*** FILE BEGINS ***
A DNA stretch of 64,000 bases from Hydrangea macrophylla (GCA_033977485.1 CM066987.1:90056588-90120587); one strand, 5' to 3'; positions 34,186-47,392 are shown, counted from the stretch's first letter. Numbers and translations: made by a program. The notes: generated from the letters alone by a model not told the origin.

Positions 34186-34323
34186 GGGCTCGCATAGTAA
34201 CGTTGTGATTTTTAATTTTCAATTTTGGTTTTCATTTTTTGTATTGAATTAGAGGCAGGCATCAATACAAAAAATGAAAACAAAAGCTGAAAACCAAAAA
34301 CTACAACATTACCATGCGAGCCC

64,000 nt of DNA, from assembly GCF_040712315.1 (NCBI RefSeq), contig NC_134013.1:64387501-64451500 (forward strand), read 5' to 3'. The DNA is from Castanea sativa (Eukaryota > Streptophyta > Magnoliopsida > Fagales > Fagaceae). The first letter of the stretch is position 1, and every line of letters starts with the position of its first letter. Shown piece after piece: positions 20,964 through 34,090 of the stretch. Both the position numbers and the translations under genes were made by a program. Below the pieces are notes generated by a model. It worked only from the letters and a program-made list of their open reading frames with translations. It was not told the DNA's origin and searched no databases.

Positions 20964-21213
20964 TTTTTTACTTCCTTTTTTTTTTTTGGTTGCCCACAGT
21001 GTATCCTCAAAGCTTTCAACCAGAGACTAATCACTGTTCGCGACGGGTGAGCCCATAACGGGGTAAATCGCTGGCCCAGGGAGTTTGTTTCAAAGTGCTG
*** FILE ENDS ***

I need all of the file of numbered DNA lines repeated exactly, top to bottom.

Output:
A DNA stretch of 64,000 bases from Hydrangea macrophylla (GCA_033977485.1 CM066987.1:90056588-90120587); one strand, 5' to 3'; positions 34,186-47,392 are shown, counted from the stretch's first letter. Numbers and translations: made by a program. The notes: generated from the letters alone by a model not told the origin.

Positions 34186-34323
34186 GGGCTCGCATAGTAA
34201 CGTTGTGATTTTTAATTTTCAATTTTGGTTTTCATTTTTTGTATTGAATTAGAGGCAGGCATCAATACAAAAAATGAAAACAAAAGCTGAAAACCAAAAA
34301 CTACAACATTACCATGCGAGCCC

64,000 nt of DNA, from assembly GCF_040712315.1 (NCBI RefSeq), contig NC_134013.1:64387501-64451500 (forward strand), read 5' to 3'. The DNA is from Castanea sativa (Eukaryota > Streptophyta > Magnoliopsida > Fagales > Fagaceae). The first letter of the stretch is position 1, and every line of letters starts with the position of its first letter. Shown piece after piece: positions 20,964 through 34,090 of the stretch. Both the position numbers and the translations under genes were made by a program. Below the pieces are notes generated by a model. It worked only from the letters and a program-made list of their open reading frames with translations. It was not told the DNA's origin and searched no databases.

Positions 20964-21213
20964 TTTTTTACTTCCTTTTTTTTTTTTGGTTGCCCACAGT
21001 GTATCCTCAAAGCTTTCAACCAGAGACTAATCACTGTTCGCGACGGGTGAGCCCATAACGGGGTAAATCGCTGGCCCAGGGAGTTTGTTTCAAAGTGCTG